With the absence of Vladimir Putin and Xi Jinping, UK Prime Minister Rishi Sunak’s presence at the G20 summit in India later this week is set to garner more attention than expected. As far as venues go, New Delhi is the perfect place for Mr Sunak to emphasise the UK’s foreign policy priority of stronger engagement with the Indo-Pacific countries.
As a report on London’s Indo-Pacific tilt by the UK Parliament’s foreign affairs committee highlighted last week, the rise of the middle classes in India and Indonesia, another G20 Asian nation, should be a key theme in British diplomacy.
The word “middle” has several different applications or meanings throughout the parliamentary report. Three of these usages – middle classes, Middle East and middle powers – provide us with a key test for the policy, which was updated in what’s been called the Integrated Review Refresh from Mr Sunak’s team earlier this year.
The MPs on the select committee highlighted concerns over the lack of attention given to the Middle East in the UK’s foreign policy since 2021. Taking on the comments of expert witnesses who testified at the evidence session, the MPs’ report points to an imbalance in the policy that has harmed British interests.
It says that Harry Halem and Jay Mens, from the Cambridge Middle East and North Africa Forum, acknowledged that the Indo-Pacific was of vital importance to British foreign policy and grand strategy. However, these experts also suggested instead that a “tilt to the Middle East is more apt for British capabilities”.
“The tilt [to the Indo-Pacific] may have had the negative side-effect of eliciting a feeling of neglect in areas that appeared to have been tilted away from, like the Middle East,” the MPs’ report said.
The authors of the report not only highlighted the setback in the UK’s Middle East policy but also the downgrading of ties with EU. Perhaps that was part of the fallout from Brexit, by which the UK left the EU after a 2016 referendum, but it can be seen now to have been an interregnum for the country.
The MPs noted that UK Foreign Secretary James Cleverly himself conceded that “tilt to” language had implied a shift away from others and that was something negative. The term also introduced relative weightings into foreign policy, something diplomats and strategists are schooled to avoid.
In fact, the Integrated Review update from Team Sunak significantly omitted the term Global Britain and dropped the word “tilt” from the framework. Mr Cleverly told the committee that he disliked the terminology, in part because of its ramifications for ties with other parts of the world.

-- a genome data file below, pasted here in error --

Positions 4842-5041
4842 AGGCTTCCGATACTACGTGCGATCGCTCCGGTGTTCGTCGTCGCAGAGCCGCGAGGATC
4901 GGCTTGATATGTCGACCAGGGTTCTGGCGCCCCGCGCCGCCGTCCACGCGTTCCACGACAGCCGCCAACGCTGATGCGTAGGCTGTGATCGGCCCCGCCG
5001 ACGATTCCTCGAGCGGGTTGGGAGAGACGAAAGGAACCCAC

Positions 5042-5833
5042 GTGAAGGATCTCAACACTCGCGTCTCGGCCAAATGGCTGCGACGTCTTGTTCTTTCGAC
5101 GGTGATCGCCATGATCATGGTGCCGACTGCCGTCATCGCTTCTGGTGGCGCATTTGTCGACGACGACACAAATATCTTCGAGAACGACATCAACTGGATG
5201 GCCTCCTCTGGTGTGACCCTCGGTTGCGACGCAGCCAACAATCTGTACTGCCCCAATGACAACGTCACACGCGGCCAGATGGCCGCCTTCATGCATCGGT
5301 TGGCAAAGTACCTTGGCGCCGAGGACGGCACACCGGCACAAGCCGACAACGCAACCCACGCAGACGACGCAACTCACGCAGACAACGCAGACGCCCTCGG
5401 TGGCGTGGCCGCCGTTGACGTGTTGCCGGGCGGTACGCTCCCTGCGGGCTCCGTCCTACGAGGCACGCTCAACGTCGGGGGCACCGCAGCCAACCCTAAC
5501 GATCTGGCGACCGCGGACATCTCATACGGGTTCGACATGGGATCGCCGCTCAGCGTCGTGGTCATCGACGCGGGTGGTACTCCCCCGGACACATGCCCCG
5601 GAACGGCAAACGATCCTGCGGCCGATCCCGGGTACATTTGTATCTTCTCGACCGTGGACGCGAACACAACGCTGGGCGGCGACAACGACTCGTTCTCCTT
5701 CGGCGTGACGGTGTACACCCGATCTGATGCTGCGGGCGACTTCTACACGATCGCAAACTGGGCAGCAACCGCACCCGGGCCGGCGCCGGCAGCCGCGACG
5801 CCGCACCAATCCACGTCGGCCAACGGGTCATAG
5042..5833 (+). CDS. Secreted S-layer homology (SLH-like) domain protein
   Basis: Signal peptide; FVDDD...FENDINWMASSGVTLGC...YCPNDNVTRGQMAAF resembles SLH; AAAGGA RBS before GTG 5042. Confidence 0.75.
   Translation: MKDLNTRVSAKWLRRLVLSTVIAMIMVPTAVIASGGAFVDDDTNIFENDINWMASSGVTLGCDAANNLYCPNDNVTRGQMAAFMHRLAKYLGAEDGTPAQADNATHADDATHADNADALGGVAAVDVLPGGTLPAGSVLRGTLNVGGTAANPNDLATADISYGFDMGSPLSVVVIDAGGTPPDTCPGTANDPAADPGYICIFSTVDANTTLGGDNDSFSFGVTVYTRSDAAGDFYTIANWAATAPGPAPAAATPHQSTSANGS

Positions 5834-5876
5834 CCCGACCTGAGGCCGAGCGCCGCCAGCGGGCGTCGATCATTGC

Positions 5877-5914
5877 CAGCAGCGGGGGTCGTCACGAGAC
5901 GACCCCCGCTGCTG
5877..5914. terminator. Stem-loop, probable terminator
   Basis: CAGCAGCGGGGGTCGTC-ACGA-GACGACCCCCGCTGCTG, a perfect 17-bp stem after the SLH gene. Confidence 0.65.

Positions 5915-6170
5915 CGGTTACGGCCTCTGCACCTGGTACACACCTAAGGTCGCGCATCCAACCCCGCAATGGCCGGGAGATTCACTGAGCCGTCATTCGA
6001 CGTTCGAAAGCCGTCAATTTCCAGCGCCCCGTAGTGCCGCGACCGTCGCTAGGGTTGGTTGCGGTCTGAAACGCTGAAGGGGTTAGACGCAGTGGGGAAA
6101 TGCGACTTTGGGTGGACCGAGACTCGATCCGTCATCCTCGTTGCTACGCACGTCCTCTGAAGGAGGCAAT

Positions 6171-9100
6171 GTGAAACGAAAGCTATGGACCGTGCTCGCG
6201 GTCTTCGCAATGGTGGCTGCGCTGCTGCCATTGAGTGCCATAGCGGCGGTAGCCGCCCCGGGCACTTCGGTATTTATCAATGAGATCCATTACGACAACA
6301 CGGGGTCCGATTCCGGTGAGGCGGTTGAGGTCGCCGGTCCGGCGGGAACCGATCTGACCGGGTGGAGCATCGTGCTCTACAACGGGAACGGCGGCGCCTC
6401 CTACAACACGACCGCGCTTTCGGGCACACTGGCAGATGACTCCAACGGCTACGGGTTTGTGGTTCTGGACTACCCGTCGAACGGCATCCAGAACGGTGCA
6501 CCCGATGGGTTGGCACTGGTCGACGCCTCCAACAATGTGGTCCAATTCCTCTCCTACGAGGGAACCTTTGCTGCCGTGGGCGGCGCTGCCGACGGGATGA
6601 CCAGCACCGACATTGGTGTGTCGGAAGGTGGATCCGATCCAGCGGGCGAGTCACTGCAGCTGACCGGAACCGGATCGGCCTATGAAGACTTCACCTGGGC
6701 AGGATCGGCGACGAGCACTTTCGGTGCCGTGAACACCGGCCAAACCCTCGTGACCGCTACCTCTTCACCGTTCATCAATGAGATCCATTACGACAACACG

“I have never been a fan of the word ‘tilt’. It is a useful enough word, and frankly I cannot think of a better one, but it does imply a zero-sum game,” Mr Cleverly said. “That is an error, because we do not view it as a zero-sum game.
“The target we now have is to make this increased engagement [with the Indo-Pacific region] stronger and enduring, and a permanent pillar of the UK’s international policy.”
The third use of the word “middle” displays how the policy under Mr Sunak and Mr Cleverly has shifted from what could be described as the neoconservative approach of former prime ministers Boris Johnson and Liz Truss.
The UK is now acknowledging the need to work with so-called middle powers. Previously, it had set forth an imagined club of democracies, known to some as the D10. There was never any indication from most of these countries – think South Korea as a typical example – that they were interested in forming a geopolitical bloc on the basis touted in London.
Yet those around the previous Conservative administrations had a kind of zeal for this language, cutting out a whole range of potential partners and traditional friends in the process.
To the UK, the G7 is now the most cohesive platform for foreign policy projection. But under Mr Sunak, the G20 can also be a place for fruitful engagement as the group includes plenty of the middle powers that the West should seek to cultivate.
The MPs commend a further push by Mr Cleverly to look for pragmatic ties beyond what it calls the previous “bipolar” approach of democracies or the rest. It says likeminded allies should be encouraged to work with the UK as it pursues its diplomatic priorities.
“The middle-ground partners are a particular priority: the UK can find common ground to co-operate on capacity-building despite differences on values and foreign policy stances, and we recognise the work of the current Foreign Secretary to increase engagement with these partners,” the report says.
Mr Sunak already enjoys a high profile in India, as he is the first person of South Asian heritage to occupy 10 Downing Street and from his marriage to the daughter of one of India’s most illustrious businessmen.
It is also strange to think that it is necessary to reintroduce Britain to India and other G20 states, but such is the whiplash UK foreign policy has suffered after years of domestic political chaos.